Creating a legacy

Three decades at Ferris and Bob Daniels has much to show for it

Ferris hockey head coach Bob Daniels began his career at Ferris as an assistant coach for three years before being named head coach in 1992. Photo by: Samantha Cavotta | Torch Photographer

There’s no perfect formula to building a dynasty. There’s no guide on how to recruit players or how to make a national championship run.

But Ferris hockey head coach Bob Daniels figured it out in his 27-year tenure. Daniels and the Bulldogs have won three regular season championships, a conference tournament championship, made it to the NCAA Elite Eight three times and the NCAA Championship once in 2012. Daniels was named National Coach of the Year twice and conference coach of the year three times, and holds a current record of 454-489-104. Daniels said his coach at Michigan State University (MSU), Ron Mason, was his example of legendary coaching.

“My first year there was his first year there. I’ll never forget though the very first meeting, how he presented himself and his vision of the program,” Daniels said. “I remember walking out of there thinking, ‘That guy’s got it.’ I mean, he was so clear, so concise, you knew exactly what his expectations were and I thought, ‘Wow.’ So, even then as a player, I was still watching how he conducted himself.”

The Livonia native will be the first to tell you that he wasn’t a great player and will make a wise-crack about his skills on the ice. But Daniels knew all along he wanted to be a coach and was always intrigued by the coaching side of the game.

“So, it [MSU] was a perfect laboratory for a person like myself that knew my playing days were limited — and for good reason, I was not good,” Daniels said, laughing at himself. “I mean that’s just being honest and I can self-evaluate that. So, it was interesting, but I just knew at that time I wanted to coach and things happen for a reason. I couldn’t have been at a better place at a better time to say, ‘This is how you build a program.’”

Anyone who knows Daniels, though, will tell you right away that it’s about more than hockey for him. Former Ferris hockey player Chad McDonald, who played forward from 2013-17 and now plays for the Kalamazoo Wings, can attest to Daniels’ investment in his players.

“Coach was always the guy that, you know, he would stop me and talk to me, and talk to me about school and it’s not all about hockey, right? Especially for Coach Daniels. And the best advice he gave me, I think after my freshman year, was that I worry too much about hockey and I need to try to leave stuff at the rink instead of trying to take it home with me,” McDonald said. “So, I’ve tried to live my whole career like that and while it’s hard, I’ve made improvements on that as my career has gone on and I credit a lot of that to him.”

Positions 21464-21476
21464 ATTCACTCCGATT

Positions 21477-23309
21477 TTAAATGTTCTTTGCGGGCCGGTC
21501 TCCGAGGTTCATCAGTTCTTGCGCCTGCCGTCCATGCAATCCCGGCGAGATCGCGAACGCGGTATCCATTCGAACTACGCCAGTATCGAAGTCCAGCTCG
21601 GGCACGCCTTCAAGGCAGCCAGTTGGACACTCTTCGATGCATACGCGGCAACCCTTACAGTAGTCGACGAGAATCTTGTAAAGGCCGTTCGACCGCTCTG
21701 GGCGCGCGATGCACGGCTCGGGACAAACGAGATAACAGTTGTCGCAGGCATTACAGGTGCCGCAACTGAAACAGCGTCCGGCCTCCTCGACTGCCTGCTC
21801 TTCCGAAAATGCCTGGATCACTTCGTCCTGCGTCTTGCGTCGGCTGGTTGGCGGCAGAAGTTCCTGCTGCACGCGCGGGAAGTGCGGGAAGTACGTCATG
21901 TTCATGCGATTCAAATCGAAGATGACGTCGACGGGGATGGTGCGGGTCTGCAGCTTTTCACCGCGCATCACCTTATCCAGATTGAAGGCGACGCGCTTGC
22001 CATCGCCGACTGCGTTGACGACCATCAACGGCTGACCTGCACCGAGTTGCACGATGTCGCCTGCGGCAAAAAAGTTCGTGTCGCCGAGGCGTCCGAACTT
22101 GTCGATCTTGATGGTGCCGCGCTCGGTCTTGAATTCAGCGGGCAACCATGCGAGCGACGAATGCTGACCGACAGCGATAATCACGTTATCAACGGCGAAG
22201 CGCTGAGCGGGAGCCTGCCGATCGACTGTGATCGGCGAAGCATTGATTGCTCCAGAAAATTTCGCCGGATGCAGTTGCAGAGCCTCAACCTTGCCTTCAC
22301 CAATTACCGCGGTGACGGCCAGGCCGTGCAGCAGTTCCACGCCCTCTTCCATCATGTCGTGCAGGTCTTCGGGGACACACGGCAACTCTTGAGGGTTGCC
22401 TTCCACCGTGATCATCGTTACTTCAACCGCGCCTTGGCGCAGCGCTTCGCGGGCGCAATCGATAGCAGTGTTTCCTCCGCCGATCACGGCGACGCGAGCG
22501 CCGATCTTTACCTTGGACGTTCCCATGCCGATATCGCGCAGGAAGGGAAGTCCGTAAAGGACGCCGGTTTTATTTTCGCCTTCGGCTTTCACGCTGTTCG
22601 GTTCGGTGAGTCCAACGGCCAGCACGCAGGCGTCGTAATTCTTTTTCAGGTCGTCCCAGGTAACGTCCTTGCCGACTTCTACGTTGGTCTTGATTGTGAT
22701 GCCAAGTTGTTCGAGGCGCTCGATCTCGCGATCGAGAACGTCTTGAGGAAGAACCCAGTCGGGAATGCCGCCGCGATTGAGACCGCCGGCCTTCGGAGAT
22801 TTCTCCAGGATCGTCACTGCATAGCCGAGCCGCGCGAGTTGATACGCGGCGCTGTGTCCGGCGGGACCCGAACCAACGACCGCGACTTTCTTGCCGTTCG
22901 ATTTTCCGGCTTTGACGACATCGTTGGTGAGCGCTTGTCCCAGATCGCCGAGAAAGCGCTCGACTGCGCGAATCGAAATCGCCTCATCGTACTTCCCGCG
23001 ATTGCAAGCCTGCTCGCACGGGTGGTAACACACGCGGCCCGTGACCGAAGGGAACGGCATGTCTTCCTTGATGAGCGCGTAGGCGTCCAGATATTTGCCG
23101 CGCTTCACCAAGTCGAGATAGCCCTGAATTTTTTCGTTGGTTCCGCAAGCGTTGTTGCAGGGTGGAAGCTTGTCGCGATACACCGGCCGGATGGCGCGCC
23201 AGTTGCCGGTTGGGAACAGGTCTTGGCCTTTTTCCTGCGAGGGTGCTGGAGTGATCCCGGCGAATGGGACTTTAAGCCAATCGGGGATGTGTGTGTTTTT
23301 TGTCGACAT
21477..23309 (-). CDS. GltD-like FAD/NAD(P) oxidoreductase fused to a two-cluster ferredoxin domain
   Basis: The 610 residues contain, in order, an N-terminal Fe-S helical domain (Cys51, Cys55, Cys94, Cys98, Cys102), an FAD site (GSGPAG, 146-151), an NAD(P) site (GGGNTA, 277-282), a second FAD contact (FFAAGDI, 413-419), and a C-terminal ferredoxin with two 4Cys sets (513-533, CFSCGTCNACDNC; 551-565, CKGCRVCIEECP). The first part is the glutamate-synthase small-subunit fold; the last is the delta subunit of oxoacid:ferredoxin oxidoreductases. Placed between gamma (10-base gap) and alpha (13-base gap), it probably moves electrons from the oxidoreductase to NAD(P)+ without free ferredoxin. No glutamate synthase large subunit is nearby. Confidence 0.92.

Former Ferris hockey player Simon Denis, who was a defenseman from 2011-16, said Daniels’ attitude toward personal growth was evident from the very beginning on his official visit.

“I know that was one big thing I still remember from my visit was that he doesn’t want to just make you a better hockey player, but he wanted you to leave as a better person,” Denis said. “And for me I think, honestly, hockey aside, I think without a doubt I left being a better person.”

There is a fine line in the player-coach relationship for Daniels, though. Walls have to be put up, which is something that does not come naturally for him. However, Daniels was adamant that while players are on the team, they can’t exactly be his best friends.

“They don’t need a friend; they need a coach. So, for me to try to be their friend, it comes across as disingenuous. You have to have a wall built up between you and the players,” Daniels said. “But I try to flip that as soon as they graduate because a lot of them are really neat people and I really want to get to know them on a whole different level.”

For many players, that switch flips right away. McDonald said right after his senior season, he sat in his coach’s office talking about everything from Daniels’ daughter going to dental school to what his future plans were, topics that wouldn’t have necessarily surfaced when he was a player.

“It’s funny because I sat in his office I think for an hour and a half when I was done after my senior year, and I think if you combined the amount of times we had talked from my freshman year all the way to my senior year, it’s not even that. So, we spent more time in that sitting than we did probably my whole four years,” McDonald said. “Some people might think that’s wrong, but that’s just the nature of hockey and I don’t sit there and hold anything [against] him at all. I love Coach Daniels, that’s just the nature of the beast.”

However, Daniels’ career has not been without its trials, the hardest coming from his personal life. When asked about the biggest challenged he’s faced, Daniels responded with a heavy sigh.

“It’s emotional,” Daniels said.

April 13, 2018, Daniels’ wife, Leslie Daniels, passed away after a two-year long fight with cancer. It shook the Bulldog community, as Leslie was deeply involved at Ferris.

“My wife passed away, did you know that? In April and…” Daniels paused, choking up. “During that time period, you cannot … you don’t pay the attention to the program that the program deserves and you feel like you’re not paying attention to your wife’s needs that she deserves. It’s just tough,” Daniels said.

The Daniels family received a flood of support during the difficult time, and some might consider those community bonds to be the true dynasty Daniels built. It was one of the times he said he was grateful they never left Big Rapids because they were surrounded by those who would support them in their time of need.